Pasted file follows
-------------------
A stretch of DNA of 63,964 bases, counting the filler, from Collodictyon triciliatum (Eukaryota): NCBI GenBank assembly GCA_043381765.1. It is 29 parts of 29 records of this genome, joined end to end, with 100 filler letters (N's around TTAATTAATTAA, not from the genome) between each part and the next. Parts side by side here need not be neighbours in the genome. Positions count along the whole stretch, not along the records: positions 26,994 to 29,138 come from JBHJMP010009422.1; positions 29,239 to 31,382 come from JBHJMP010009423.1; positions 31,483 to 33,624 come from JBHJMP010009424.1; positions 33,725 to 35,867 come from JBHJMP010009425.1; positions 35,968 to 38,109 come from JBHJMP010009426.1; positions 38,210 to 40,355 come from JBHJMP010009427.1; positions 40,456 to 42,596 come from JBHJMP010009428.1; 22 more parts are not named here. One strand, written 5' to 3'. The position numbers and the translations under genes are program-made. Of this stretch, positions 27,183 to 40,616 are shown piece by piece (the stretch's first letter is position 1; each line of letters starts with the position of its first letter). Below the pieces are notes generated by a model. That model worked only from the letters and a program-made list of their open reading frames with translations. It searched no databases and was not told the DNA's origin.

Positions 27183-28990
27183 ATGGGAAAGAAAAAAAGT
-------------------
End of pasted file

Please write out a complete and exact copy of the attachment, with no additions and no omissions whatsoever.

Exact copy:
A stretch of DNA of 63,964 bases, counting the filler, from Collodictyon triciliatum (Eukaryota): NCBI GenBank assembly GCA_043381765.1. It is 29 parts of 29 records of this genome, joined end to end, with 100 filler letters (N's around TTAATTAATTAA, not from the genome) between each part and the next. Parts side by side here need not be neighbours in the genome. Positions count along the whole stretch, not along the records: positions 26,994 to 29,138 come from JBHJMP010009422.1; positions 29,239 to 31,382 come from JBHJMP010009423.1; positions 31,483 to 33,624 come from JBHJMP010009424.1; positions 33,725 to 35,867 come from JBHJMP010009425.1; positions 35,968 to 38,109 come from JBHJMP010009426.1; positions 38,210 to 40,355 come from JBHJMP010009427.1; positions 40,456 to 42,596 come from JBHJMP010009428.1; 22 more parts are not named here. One strand, written 5' to 3'. The position numbers and the translations under genes are program-made. Of this stretch, positions 27,183 to 40,616 are shown piece by piece (the stretch's first letter is position 1; each line of letters starts with the position of its first letter). Below the pieces are notes generated by a model. That model worked only from the letters and a program-made list of their open reading frames with translations. It searched no databases and was not told the DNA's origin.

Positions 27183-28990
27183 ATGGGAAAGAAAAAAAGT